Congrats on a great week.

    Who is the guy on the far right of your Every Mother Counts t-shirt photo? He looks familiar and am not sure why.

    I was hoping to see you run the marathon, but I am actually out of town that weekend.

    Good luck!

  • Heather_O

    Wow. Just….wow.

    Is it condescending to say, I’m proud of you?
    Too bad, because I’m proud of you.

  • WiseMona

    I think that women might be better at nurturing, but in no way does this set us back 40 years. It is empowering. I married a guy that was never nurtured or hugged a day of his life. We have been together 16 years and now he is a better nurturer than I. (I am a great teacher)
    Women can be all that they want to be. Nurturing your children and your partner is essential to building strong relationships with your loved ones.

  • ChickWhitt

    That was beautiful, but I just keep thinking, she would buy her underwear at WALGREENS?!?!?! You wouldn’t find a Gap to get some undies at??????

  • ScooterMarie

    Very awesome.

    And you are able to say that, too.

  • malisams

    anybody all upset about you using your fame to get discounted shingles (SHINGLES!!!) can suck it long and hard, because that same fame has made you a part of something important and impactful, and anyone with half a brain can see which means more to you. also, the 50 cent part? not gonna lie. i kinda teared up there.

    congratulations. keep up the good work. and thank you.

  • The Dalai Mama

    Awesome Heather. You really do show that everyone can make a difference. Our platforms, regardless of the size, are powerful.

  • Norabloom

    Sounds like an incredible experience.

    @ChickWhitt – no shame in Walgreen’s undies. They even carry Hanes (discovered after working all night and deciding that even though I was unshowered and wearing yesterday’s clothes, I would at least have on clean underwear).

  • WindyLou

    Be very glad you didn’t have to buy emergency panties at walgreens. I had to once. I’ve never forgotten to pack my underwear again.

    What a wild ride – thanks for sharing it with the rest of us!

  • annalitchka

    Heather_O, I don’t think it’s condescending to say that you’re proud of Heather (Heather Armstrong, that is).

    However, I don’t think that you have standing to be proud of someone that you didn’t have anything to do with. You’re proud of things you did or people you raised or taught or otherwise influenced. IMHO, you ADMIRE people that you didn’t raise or teach or otherwise influence, instead of being PROUD of them. However, it’s only my very humble opinion.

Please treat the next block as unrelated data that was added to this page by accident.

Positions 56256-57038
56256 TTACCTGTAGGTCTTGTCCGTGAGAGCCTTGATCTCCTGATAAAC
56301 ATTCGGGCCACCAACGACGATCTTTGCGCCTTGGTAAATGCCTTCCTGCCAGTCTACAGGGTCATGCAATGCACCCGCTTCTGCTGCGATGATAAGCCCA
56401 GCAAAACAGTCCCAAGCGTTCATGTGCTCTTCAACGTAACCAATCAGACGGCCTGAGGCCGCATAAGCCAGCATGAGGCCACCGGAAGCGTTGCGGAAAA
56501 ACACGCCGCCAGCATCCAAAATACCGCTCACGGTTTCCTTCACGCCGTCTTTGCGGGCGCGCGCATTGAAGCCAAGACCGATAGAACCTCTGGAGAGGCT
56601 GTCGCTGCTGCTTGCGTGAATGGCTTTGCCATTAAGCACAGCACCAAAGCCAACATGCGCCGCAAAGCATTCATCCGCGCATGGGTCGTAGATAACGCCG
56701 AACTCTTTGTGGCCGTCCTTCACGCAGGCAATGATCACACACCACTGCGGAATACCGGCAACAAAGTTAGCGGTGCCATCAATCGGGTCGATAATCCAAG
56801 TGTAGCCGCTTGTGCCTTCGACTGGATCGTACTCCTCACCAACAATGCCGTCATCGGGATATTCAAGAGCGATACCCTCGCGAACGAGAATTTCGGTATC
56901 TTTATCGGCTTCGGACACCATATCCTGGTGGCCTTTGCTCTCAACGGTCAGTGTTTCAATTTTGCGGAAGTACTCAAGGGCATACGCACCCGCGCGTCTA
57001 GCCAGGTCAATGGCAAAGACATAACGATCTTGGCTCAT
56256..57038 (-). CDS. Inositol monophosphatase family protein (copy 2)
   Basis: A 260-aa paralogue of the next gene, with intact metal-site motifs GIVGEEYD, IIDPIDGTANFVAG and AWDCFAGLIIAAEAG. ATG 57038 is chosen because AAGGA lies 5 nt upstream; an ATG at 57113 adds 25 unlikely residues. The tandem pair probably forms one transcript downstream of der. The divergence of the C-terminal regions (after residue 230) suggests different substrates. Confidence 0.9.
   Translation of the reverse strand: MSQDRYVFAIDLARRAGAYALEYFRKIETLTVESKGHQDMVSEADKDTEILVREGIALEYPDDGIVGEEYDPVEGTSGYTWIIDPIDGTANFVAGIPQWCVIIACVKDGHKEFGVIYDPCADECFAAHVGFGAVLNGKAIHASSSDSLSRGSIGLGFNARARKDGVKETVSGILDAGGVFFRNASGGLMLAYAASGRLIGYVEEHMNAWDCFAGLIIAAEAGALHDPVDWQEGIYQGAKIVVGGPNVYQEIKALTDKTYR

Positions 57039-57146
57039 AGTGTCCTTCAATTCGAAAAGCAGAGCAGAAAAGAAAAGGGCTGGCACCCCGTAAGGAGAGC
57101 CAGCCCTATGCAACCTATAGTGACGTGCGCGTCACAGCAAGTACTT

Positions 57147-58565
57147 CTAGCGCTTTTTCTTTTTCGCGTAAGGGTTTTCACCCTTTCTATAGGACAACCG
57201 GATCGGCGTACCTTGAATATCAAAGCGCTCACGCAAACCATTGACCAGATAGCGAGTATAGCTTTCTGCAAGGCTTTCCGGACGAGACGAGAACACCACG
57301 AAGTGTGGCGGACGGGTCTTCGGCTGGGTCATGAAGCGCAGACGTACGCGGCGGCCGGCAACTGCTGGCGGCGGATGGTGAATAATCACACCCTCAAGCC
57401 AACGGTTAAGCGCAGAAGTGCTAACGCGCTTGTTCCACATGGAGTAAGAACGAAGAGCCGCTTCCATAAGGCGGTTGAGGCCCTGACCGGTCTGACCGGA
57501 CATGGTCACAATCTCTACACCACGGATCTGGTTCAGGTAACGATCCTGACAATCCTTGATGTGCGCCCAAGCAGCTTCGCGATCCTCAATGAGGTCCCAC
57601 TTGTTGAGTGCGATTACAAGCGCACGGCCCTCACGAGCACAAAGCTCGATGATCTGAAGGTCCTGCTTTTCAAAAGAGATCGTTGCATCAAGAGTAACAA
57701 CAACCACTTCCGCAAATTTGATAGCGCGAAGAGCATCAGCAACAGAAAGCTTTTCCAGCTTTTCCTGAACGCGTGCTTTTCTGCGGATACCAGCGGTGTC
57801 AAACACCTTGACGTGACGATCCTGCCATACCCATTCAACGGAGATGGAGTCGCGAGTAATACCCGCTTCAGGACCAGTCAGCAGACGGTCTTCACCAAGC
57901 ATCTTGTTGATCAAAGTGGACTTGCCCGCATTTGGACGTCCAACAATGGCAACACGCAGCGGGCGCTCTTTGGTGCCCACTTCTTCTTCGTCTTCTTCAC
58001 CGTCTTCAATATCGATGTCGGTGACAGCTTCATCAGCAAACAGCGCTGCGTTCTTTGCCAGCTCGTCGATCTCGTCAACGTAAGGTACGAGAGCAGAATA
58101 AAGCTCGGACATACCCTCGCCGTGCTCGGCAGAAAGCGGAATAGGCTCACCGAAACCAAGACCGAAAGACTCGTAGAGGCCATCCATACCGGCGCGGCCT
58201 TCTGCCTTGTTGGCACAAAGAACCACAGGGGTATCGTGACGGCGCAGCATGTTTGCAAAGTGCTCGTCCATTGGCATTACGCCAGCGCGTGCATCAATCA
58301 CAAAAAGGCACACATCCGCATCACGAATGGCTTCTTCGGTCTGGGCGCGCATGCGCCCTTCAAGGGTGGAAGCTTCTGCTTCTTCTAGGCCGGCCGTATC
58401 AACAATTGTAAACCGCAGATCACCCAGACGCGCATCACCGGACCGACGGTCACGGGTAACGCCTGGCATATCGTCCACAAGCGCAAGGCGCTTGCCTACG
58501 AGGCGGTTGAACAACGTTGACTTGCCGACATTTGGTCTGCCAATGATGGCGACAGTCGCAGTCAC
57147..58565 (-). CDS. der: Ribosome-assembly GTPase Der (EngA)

And Heather A., I sure do admire you!

  • Larkspur

    This is some good work, Heather.

    Now, do not neglect the fundraising and awareness-raising possibilities in using Chuck as a spokesmodel. For example, you can put “Every Mother Counts” on every modesty patch, and if you haven’t already made up the 2012 Chuck calendar, at least one photo should show him in a Every Mother Every Child t-shirt. The others can show him balancing, chewing on, playing with, or adjacent to some sort of logo.

    As far as nurturing, I do not know, since I never had babies, but please remember that there are plenty of us Aunties out here for whom every mother and every child is vitally important.

    Finally, the big question: I think I already know the answer, but have you ever seen Christy looking not good? Because I imagine her hungry, tired, overheated, grumpy face is still kinda beautiful.

  • Reem

    Everybody has a voice, on here Heather yours is comes through dooce. I’m so glad I discovered your site. It has inspired me in many ways. And it always great when people don’t judge 50cent because the man got some sense, along with know how to shoot and automatic weapon

  • oldladymac

    Heather, count me as one more who admires your unending energy and work to help our little planet and the peeps who live on it. Frankly, free shingles are least that should be bestowed on you, keep up the good karma Dooce!

  • kappadarling

    I think what you are doing is amazing. I think name dropping Christy Turlington every chance you get is not…

  • AlisonG

    You make me more aware of the world outside my own little one, and how my ability to make a difference is so much bigger than my own circle at arm’s reach. One voice, each and every voice, can make such a difference. Thank you for sharing yours and making a difference in mine through inspiring me to make a difference in the lives of others. Good work, Heather.

  • Anu

    Seems like an amazing weekend Heather! Thanks for bringing attention to such an important but often forgotten cause. Will be nice to know a little bit more about the other amazing people in the ‘every mother counts’ team and their contributions as well.

  • jenwilson

    Wow. What an incredible trip. Literally and figuratively. You ARE making a difference – you were before you got involved in this maternal health thing, and you will for many years to come. I know it.

  • Larkspur

    kappadarling @14, when you are working with Christy Turlington, like working with her, side by side, on trips and conferences and events and stuff, you are not name-dropping, you are talking about your day on the job. I do not find that problematic.

  • Cosmo3807

    What Larkspur said.

  • dykewife